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Saturday, Jan 14, 2006
» Michael Wyllie
» Debbie Barratt - Dismissed
» Colin Barratt - Dismissed
» Tony Wyllie - Dismissed
Case Updates: 1 update(s) available
AN animal rights group has called for rodeos to be banned after an injured bull was kicked in the head by a stockman during a Tasmanian bull ride. Against Animal Cruelty Tasmania said the cruelty of such events was demonstrated in amateur footage screened on Southern Cross Television showing a bull that could not stand on its hind legs being kicked in an apparent attempt to make it walk onto a truck.
The incident occurred on January 14, 2006 at the Carrick Bull Ride, when a bull went down with a spinal injury after its rider came off. Dragging its hind legs, the bull made it out of the arena into a holding pen, where it remained for some time before being loaded onto a stock transport truck. Organiser Mick Wyllie was reported as saying staff did not want to euthanase the animal in public.
Mr Wyllie said the person who kicked the bull would be disciplined, but added that in his view guidelines were followed and animals were treated with respect. The RSPCA is investigating the incident, which witness Carole Howell described as "horrific". "It looked like he was trying to get it to stand up so they could load it onto the truck," Mrs Howell said. "It was hideous -- some men were even laughing out loud."
She said the bull should have been shot in the arena and not allowed to suffer. "I have a firearms licence and if someone had given me a gun I would have shot it myself, and I reckon 98 per cent of the people there would have done the same," Mrs Howell said.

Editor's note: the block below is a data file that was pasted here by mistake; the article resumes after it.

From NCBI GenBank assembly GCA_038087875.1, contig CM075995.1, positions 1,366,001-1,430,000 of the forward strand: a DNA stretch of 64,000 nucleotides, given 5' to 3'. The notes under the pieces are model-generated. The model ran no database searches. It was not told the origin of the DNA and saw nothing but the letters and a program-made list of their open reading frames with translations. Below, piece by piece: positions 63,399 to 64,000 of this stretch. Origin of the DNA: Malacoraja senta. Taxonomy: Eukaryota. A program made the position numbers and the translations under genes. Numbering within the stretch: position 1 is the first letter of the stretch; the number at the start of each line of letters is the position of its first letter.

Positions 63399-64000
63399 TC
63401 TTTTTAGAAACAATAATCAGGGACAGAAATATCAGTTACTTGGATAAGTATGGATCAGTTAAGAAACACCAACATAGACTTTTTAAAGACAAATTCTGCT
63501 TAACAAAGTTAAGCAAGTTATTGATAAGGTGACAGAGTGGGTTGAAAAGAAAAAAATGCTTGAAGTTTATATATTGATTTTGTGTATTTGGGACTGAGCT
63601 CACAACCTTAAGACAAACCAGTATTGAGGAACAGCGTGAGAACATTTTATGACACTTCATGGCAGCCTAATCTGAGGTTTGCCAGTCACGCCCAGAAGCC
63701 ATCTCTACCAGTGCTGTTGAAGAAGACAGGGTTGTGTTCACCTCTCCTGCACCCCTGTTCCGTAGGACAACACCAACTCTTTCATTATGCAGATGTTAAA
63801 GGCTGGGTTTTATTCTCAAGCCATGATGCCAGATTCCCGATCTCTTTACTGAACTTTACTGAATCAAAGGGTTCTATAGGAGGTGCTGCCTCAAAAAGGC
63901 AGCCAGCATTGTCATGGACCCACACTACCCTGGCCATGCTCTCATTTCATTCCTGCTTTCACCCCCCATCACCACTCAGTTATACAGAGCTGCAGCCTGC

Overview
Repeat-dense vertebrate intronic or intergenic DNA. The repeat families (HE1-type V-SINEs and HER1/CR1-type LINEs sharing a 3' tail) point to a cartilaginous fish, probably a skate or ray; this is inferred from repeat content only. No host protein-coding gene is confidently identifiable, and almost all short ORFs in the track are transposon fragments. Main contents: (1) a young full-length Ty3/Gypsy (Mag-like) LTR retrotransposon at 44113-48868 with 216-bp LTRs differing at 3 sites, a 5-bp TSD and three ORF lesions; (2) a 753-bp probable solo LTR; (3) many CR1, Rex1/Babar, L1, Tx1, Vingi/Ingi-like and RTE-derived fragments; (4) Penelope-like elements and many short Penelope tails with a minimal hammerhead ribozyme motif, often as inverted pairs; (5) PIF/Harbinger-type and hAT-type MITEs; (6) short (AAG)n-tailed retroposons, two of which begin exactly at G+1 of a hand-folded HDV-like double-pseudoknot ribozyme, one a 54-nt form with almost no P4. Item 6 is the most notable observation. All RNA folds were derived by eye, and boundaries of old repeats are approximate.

It is understood a veterinarian was not present at the time but was called to assess the animal before it was taken away.
Primary Industries Minister Steve Kons has hinted that a current Animal Welfare Act review may see a Rodeo Standard developed. Although governed by animal welfare legislation, rodeos are self-regulating, operating under the Australian Professional Rodeo Association's voluntary code of conduct which was incorporated into South Australian legislation 10 years ago.
Mr Kons said a number of submissions regarding rodeos had been made to the review and charges might be laid if there was a case of cruelty toward the bull.
|A north-west Tasmanian man has been found guilty of animal cruelty charges relating to an incident involving a bull at the Carrick rodeo last year. Michael Wyllie from Gunns Plains was found guilty of using an unsatisfactory method of management over the treatment of a bull in January 2006. |
Magistrate Zigmunt Szramka said moving the bull onto the truck wasn't reasonable and was likely to cause pain. But he said as the on-call vet couldn't be contacted, Wyllie had to make a quick decision. Magistrate Szramka found Wyllie guilty, but didn't record a conviction. He ordered that Wyllie must not record an offence under the Animal Welfare Act in the next year.
Three other people charged over the incident - Colin and Debbie Barratt from Carrick and Tony Wyllie of Gunns Plains - had their charges dismissed.
|Source: ABC News - May 14, 2007|
Update posted on Aug 16, 2007 - 9:47AM